Hello Wik....

Why don't you give definitions of words?

We don't provide full definitions for plural forms like idioms, because it would mean providing many duplicate definitions. However, you will see a definition like "plural of idiom", and if you click on the link for idiom you will see a full definition of the word. — SMUconlaw (talk) 19:19, 24 December 2016 (UTC)


Hi guys,

I was searching for "front side bus" and it was impossible for me to find https://en.wikipedia.org/wiki/Front-side_bus; The spelling with minus and underscore is impossible for me to guess.—This comment was unsigned.

First of all, this is Wiktionary, not Wikipedia. We apparently don't have an entry for the term here, so there's nothing to find. On Wikipedia, simply typing "front side bus" into the search box will get you to the correct entry. The underscore isn't part of the name of the Wikipedia entry name: the system adds it to the web address because web addresses can't have spaces in them. Chuck Entz (talk) 23:38, 24 December 2016 (UTC)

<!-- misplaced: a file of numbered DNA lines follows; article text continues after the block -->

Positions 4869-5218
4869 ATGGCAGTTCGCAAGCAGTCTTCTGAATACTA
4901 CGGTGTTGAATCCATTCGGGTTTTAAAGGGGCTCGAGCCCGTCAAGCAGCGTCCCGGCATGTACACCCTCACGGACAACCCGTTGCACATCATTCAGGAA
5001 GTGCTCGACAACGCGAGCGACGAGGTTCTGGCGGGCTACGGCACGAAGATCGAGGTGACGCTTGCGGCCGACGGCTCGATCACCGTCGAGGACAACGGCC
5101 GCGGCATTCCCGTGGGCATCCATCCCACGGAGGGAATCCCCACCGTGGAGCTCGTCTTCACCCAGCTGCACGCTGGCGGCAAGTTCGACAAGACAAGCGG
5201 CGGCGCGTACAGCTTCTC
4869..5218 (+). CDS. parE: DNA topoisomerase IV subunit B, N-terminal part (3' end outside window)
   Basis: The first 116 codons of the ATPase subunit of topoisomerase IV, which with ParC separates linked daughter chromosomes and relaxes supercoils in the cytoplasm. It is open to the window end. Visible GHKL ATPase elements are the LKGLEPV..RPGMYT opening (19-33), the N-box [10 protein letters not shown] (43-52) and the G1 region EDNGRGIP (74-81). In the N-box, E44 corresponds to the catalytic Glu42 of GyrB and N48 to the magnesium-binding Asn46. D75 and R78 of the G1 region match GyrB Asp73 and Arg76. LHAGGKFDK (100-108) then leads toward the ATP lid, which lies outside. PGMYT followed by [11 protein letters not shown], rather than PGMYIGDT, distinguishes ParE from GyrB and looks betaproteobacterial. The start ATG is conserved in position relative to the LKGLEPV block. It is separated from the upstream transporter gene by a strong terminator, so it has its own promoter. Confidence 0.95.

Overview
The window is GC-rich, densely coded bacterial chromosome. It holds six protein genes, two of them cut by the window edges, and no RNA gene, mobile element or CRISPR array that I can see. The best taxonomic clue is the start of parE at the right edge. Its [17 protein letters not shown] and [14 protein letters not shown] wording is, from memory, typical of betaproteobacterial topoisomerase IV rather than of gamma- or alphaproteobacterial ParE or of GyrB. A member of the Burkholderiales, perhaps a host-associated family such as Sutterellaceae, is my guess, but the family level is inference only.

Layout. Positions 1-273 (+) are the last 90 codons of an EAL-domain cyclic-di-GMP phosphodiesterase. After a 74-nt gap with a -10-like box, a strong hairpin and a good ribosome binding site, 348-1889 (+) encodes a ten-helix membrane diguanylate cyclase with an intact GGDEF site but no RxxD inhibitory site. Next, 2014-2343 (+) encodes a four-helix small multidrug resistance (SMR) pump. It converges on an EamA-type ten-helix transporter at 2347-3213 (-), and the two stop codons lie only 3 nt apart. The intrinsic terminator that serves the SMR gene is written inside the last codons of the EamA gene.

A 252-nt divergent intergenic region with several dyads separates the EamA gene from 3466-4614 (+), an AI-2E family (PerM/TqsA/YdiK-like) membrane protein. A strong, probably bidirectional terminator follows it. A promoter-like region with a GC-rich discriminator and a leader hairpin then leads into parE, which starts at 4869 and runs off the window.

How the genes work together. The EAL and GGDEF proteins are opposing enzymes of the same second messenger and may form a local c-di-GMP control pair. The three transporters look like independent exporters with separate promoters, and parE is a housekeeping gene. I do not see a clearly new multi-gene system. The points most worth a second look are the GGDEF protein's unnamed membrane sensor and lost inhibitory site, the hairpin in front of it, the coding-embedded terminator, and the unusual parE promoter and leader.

Appendix:Glossary of Scottish slang and jargonEdit

wee barrage is a young child no a wheel barra or wheelbarrow

Where did you see wee barrage? —Stephen (Talk) 21:54, 25 December 2016 (UTC)

bring a knife to a gunfightEdit

this edits to the page with detective have helped me and me friends understand the idiom much gooder. also the breakdown of word. Thanks you editors!

sorry for bad english :)


hey thanks for making all these wonderful programs they really helped me. I was wondering if you could make a new program that will help kids with knowing some words for science.

Cheers, James